THE Philippines, regarded as among the world’s largest contributors of marine plastics, is moving to reverse this situation, with Cebu’s maritime industry players and authorities ramping up inspection and monitoring of vessels to raise awareness among seafarers on the need to prevent pollution.
To protect the country’s sea waters against the proliferation of marine pollution, Cebu’s maritime industry players and regulators have also renewed their commitment to the MARPOL convention against the discharge of sea pollutants.
Ahead of the 24th National Maritime Week slated for September 24 to 30, 2023 centered on minimizing the threat of marine pollution that threatens biodiversity in the nation’s bodies of water, Maritime Industry Authority (Marina) 7 Director Emmanuel Carpio, Philippine Coast Guard (PCG) Central Visayas Commander Commodore Agapito Bibat, Department of Health-Bureau of Quarantine (DOH-BOQ) Chief Dr. Terence Anthony Bermejo and Cebu Maritime Group president Prince Batiancila discussed the challenges of marine pollution during a press conference on Saturday, September 23, in Cebu City.
Marine pollution remains one of the most pressing environmental issues in the Philippines, according to a United Nations report in 2022, while the World Bank reported in 2021 that the country generates over two million tons of plastic waste every year, the majority of which ends up in seawater.
Carpio said MARPOL was in reference to the country’s promises to the International Convention for the Prevention of Pollution from Ships (MARPOL) first ratified in 2001, taking measures against intentional or unintentional discharge of oil, toxic liquid substance, sewage and garbage into the ocean resulting in marine pollution.
He said the country has already taken a step to combat marine pollution, including the modernization of the fleet of ships and boats in the country that are compliant with environmental standards and fuel efficiency, and raising awareness among seafarers and cadets through training on the significance of protecting nature for the sake of the future.
The country also expressed its commitment to decarbonization efforts in a forum in South Korea last June, including the adoption of eco-friendly ship designs and increasing government support to the local shipbuilding and shipping sectors in the quest for investors in the industry.
But he said it remains a challenge for authorities to monitor the compliance of the vessels and crew with safe and environmentally friendly practices while at sea. This includes cases of solid and wastewater disposal of the ship directly into the sea.
Carpio said there were unverified reports of foreign cargo vessels from China coming to the Philippines, particularly Cebu or other regions, disposing of their waste water into the sea.
“Even now, the ships from China that transport minerals, when they come here, they are bringing tons of water to sustain the stability of their ships. And when they get here, their ships are loaded with our minerals and other products, and they then dispose of the water. Where will they dispose of it? In our sea,” Carpio said.
He said this needed further investigation. However, he feared this may also be the case with other maritime vessels while at voyage.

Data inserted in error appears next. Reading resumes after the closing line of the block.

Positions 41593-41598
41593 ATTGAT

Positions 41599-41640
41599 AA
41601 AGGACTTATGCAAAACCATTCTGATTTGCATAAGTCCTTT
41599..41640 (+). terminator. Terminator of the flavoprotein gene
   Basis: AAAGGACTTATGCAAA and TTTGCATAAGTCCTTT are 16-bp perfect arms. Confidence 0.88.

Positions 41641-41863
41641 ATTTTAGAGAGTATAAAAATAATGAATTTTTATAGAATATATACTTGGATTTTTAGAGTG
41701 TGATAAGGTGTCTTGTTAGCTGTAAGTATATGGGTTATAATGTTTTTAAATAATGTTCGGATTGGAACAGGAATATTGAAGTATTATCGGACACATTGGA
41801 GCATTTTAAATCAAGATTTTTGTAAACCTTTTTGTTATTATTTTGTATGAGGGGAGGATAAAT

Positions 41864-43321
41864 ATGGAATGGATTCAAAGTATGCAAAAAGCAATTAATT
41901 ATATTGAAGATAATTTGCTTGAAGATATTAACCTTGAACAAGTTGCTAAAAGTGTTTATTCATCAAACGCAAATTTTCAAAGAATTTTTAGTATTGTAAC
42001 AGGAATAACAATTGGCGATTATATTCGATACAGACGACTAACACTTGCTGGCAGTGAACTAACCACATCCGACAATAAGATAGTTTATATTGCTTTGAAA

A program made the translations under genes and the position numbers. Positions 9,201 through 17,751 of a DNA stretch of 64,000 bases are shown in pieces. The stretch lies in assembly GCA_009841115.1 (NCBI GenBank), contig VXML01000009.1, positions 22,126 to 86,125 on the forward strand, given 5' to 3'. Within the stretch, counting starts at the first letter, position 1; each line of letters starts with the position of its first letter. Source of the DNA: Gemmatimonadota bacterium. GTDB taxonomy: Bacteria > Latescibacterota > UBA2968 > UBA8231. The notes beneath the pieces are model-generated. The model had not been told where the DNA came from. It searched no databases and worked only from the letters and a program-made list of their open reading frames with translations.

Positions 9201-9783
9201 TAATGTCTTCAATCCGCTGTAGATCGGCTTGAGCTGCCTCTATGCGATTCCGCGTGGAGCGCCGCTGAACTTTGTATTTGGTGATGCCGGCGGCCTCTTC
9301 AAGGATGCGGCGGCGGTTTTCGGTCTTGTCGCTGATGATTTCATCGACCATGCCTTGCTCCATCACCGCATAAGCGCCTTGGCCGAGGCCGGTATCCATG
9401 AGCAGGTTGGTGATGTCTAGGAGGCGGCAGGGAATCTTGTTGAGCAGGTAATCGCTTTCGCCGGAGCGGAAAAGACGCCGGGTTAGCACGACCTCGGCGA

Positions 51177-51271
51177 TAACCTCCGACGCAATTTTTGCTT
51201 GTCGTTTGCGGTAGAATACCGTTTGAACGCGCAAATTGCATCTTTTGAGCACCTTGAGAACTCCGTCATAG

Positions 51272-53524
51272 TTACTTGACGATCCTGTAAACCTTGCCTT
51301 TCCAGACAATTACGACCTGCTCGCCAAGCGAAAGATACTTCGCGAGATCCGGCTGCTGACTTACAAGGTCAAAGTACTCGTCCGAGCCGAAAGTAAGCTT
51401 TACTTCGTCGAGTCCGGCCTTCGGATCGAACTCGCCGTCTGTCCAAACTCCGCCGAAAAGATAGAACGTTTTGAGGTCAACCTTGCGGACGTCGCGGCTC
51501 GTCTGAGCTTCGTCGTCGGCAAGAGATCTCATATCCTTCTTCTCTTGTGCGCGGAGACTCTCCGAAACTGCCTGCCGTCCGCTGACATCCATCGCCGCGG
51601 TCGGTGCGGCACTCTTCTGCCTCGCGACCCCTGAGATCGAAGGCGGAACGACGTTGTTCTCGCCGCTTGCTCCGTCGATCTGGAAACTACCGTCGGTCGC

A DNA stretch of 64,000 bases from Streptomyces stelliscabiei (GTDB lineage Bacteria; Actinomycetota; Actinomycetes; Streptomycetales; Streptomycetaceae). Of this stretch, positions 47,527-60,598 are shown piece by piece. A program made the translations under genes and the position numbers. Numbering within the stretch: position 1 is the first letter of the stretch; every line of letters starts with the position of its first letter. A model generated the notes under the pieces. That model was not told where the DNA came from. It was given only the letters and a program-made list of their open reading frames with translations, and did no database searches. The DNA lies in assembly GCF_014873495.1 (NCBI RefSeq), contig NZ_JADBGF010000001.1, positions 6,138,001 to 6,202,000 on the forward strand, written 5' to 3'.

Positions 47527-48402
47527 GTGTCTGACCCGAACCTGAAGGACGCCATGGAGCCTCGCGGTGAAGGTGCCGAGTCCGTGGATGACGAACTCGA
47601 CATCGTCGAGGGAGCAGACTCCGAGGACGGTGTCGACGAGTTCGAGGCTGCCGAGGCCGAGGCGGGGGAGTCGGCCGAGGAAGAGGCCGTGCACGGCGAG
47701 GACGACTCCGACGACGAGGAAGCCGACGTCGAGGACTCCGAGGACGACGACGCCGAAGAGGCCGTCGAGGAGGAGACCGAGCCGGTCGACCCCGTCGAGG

While docked in a local port, Dr. Bermejo said, all foreign or domestic vessels and their crew follow the protocol and comply with the standard and certification. However, it is another story when they are already at sea.
He said the BOQ has made sure that all passenger vessels at dock must have a sanitation certificate and monitor their garbage and waste disposal, ensuring the vessel is sanitized and hygienic to ensure the health and welfare of the crew and passengers on board.
“Most of our inspections are done at port. While the vessel is at port, the vessels are still clean. Our concern is when the ship already runs because that is when we can check how clean the vessel really is and whether the crew can keep its cleanliness,” Bermejo said.
He added that the BOQ mostly focuses on the ship’s restroom, washroom and kitchen as water on board is scarce, particularly on long voyages.
The lack of manpower to monitor the vessels’ compliance while at sea remains a challenge. However, Bermejo stressed that it’s the responsibility of the crew on board to maintain the ship’s cleanliness and follow environmental standards.
Last September 8, Marina 7 partnered with the BOQ through a memorandum of agreement to ramp up the inspection of passenger vessels to check their cleanliness or sanitation based on the JSSSI Inspection or Evaluation report.
Carpio said non-compliant vessels shall be issued the Notice of Deficiency against shipowners and if left unsolved, this may result in penalties, suspension, or revocation of the permit to operate.
“Our partnership with the Bureau of Quarantine is not only for this occasion. I am proposing if it can be done twice a month. All ships calling in our port, starting from Cebu, Bohol and Dumaguete, will be subject to this inspection twice a month,” Carpio said.
Marina 7 has prepared various activities for the Maritime Industry Week celebration in collaboration with the PCG, the Cebu Port Authority, and private and public organizations, recognizing the contribution of the maritime industry including the sailors, shipbuilders, dock workers, maritime professionals and stakeholders to the country’s economy.
These include a fluvial parade on the opening day, seminars on ship safety and design, launching of the Marina San Remigio extension office, maritime security exercise and MARPOL training and maritime safety pre-summit.